# ±10 V quick question

Discussion in 'General Electronics Chat' started by Tony Elliott, Feb 10, 2016.

1. ### Tony Elliott Thread Starter Member

May 8, 2015
140
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±10 V

Does this mean 0 to +10 volts or -10 to +10 volts?

2. ### Lestraveled Well-Known Member

May 19, 2014
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±10 V can mean a -10 to +10 range. More often it means a dual power supply, -10V and +10V.

3. ### paulktreg Distinguished Member

Jun 2, 2008
622
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Depends on context?

If something was written 100±10 V then it would indicate an allowable voltage range of 90V to 110V.

4. ### cmartinez AAC Fanatic!

Jan 17, 2007
3,698
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It could also be the excitation range of some devices, like load cells, for instance. But as Paul just said, more context is needed.

Jul 18, 2013
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±10 V
Also used for bi directional analogue servo drive command.
Max.

6. ### Tony Elliott Thread Starter Member

May 8, 2015
140
2
It is based on this text.
LFO out is ± 5V

Its to do with attenuating a sine wave.

7. ### cmartinez AAC Fanatic!

Jan 17, 2007
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It would really help if you posted the whole document

8. ### Brevor Active Member

Apr 9, 2011
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I would take that as meaning the Low frequency Oscillator swings between +5 and-5 Volts.

9. ### Tony Elliott Thread Starter Member

May 8, 2015
140
2
Here is the instructions, the bit is on the left hand top corner. Its creating a panning circuit using Voltage Controlled Amplifiers. I also need to work out how to how to make a wave 180 degrees out of phase.

10. ### AnalogKid Distinguished Member

Aug 1, 2013
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Based on that, the LFO output is a 10 V peak-to peak sinewve centered about GND. Thus the two peaks are +5V and -5V with respect to GND. The required signal is 0V to 5 V, so that is a 2:1 attenuation. The required output centerpoint is +2.5V, so that is a 2.5V addition or offset. So the total conversion circuit is a gain of 0.5 and an offset of +2.5V.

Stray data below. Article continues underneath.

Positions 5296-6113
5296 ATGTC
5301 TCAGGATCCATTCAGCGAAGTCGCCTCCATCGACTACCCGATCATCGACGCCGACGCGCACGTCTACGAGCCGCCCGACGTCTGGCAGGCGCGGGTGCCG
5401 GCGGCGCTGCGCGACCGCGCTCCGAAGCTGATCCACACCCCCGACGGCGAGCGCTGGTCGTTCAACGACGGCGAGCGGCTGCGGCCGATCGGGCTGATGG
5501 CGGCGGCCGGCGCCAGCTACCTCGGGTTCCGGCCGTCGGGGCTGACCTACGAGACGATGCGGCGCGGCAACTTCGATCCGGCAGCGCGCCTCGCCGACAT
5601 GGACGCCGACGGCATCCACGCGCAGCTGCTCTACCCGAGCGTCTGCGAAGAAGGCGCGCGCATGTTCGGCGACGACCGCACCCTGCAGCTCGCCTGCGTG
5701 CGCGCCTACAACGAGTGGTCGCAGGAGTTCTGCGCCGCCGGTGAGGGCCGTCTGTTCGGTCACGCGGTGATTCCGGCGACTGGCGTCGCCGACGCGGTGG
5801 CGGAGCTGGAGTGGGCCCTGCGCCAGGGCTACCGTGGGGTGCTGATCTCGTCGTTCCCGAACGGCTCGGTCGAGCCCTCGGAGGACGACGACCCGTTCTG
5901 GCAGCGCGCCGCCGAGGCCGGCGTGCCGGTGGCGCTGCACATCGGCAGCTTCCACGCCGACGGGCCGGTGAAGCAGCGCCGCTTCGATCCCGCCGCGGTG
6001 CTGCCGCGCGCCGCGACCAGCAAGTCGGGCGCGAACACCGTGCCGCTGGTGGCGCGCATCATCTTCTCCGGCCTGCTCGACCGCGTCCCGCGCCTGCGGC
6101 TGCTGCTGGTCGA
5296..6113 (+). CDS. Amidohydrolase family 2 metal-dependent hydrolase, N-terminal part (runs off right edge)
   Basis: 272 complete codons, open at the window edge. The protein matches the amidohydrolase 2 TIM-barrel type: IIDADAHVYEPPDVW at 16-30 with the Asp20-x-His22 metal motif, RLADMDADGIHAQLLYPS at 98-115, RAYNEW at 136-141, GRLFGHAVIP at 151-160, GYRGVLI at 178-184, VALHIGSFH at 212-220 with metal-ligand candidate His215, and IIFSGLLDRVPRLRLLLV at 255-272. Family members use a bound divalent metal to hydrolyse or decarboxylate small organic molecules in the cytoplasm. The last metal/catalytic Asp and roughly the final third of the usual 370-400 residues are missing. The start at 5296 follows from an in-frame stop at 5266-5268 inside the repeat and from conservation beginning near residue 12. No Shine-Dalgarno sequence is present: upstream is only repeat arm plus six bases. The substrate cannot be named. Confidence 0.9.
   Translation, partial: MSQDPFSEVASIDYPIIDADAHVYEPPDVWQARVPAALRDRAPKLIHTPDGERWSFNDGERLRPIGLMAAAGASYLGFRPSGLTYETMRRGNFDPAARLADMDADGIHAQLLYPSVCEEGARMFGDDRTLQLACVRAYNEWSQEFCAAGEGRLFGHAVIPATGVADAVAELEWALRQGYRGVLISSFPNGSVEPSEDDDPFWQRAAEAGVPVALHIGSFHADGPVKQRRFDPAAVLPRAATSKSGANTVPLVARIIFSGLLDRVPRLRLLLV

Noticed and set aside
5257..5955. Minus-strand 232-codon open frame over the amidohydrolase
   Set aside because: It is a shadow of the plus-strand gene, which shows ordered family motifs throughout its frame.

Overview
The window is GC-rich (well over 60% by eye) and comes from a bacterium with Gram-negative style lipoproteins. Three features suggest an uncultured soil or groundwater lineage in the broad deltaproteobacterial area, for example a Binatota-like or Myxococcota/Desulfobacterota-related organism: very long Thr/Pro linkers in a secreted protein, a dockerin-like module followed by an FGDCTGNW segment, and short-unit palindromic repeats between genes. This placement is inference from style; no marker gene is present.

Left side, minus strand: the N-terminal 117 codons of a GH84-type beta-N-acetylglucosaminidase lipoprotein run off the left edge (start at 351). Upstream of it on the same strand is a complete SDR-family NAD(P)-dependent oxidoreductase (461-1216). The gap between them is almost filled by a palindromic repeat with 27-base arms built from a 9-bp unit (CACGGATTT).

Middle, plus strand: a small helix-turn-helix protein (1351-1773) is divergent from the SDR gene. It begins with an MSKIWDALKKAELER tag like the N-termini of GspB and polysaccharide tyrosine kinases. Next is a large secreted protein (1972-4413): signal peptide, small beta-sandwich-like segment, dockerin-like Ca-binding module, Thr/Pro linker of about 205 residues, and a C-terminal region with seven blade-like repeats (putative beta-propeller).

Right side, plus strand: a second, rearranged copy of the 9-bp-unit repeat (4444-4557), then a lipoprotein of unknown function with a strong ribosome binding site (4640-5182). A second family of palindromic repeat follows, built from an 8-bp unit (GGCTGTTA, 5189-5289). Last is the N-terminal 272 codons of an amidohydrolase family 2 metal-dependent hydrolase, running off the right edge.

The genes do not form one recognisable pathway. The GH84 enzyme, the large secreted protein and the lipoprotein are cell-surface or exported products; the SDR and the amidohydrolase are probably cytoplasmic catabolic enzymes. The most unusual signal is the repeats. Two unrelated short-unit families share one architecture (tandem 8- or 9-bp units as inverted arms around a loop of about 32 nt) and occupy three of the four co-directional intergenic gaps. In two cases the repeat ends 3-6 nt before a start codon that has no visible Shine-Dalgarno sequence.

The two circuits on the left indicate creating the offset by combining a DC voltage with the LFO signal. Another approach is to bias the input to the amplifier at 2.5V and AC couple the LFO signal. This prevents any residual DC in the LFO signal from winding up in the output.

Why are you amplitude-modulating audio with a low frequency sinewave?

ak

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11. ### Lestraveled Well-Known Member

May 19, 2014
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The two op-amp circuits do that for you. One is inverting and the other is non-inverting.

Like AK said, you need a 2.5 Volt reference and work out the resistor values for a gain of .5

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12. ### Tony Elliott Thread Starter Member

May 8, 2015
140
2
I am creating a voltage controlled panning circuit to experiment with space.

13. ### Lestraveled Well-Known Member

May 19, 2014
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Have you been tasked to build this circuit and to work out the details? Is so, do you know how to determine the resistor values for the op-amps?

14. ### #12 Expert

Nov 30, 2010
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I can visualize the result. A stereo signal would seem to move back and forth across the room as one speaker goes from full output to zero and back, while the other speaker goes from zero output to full and back to zero. Bit of a mind-melt, but sometimes that's what you want to do with the art.

For those to whom this is not obvious, I hope I explained it.
In addition, I recommend people withhold judgement about the motives. We do lots of circuits here without deciding if the Thread Poster has good reasons to do them.

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15. ### Tony Elliott Thread Starter Member

May 8, 2015
140
2
The resistor values are already calculated, this is the VCA I need to use parts of this schematic.

16. ### Lestraveled Well-Known Member

May 19, 2014
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@#12
Sounds like a stereo tremolo, but bigger.

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17. ### #12 Expert

Nov 30, 2010
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You would have to turn one channel off to reduce this to merely a Tremolo!

18. ### Lestraveled Well-Known Member

May 19, 2014
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Yup........bigger......Tremolo on steroids

Maybe the TS should go for a 4 channel panning thingamajig. Remember you can add "middle" channels also.

19. ### #12 Expert

Nov 30, 2010
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That would be so much fun!

20. ### AnalogKid Distinguished Member

Aug 1, 2013
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I know this part. It is a classic from audio console designs in the 80's. Getting the control voltage just right usually takes a couple of trimpots, but it will do what you want. Any other questions?

ak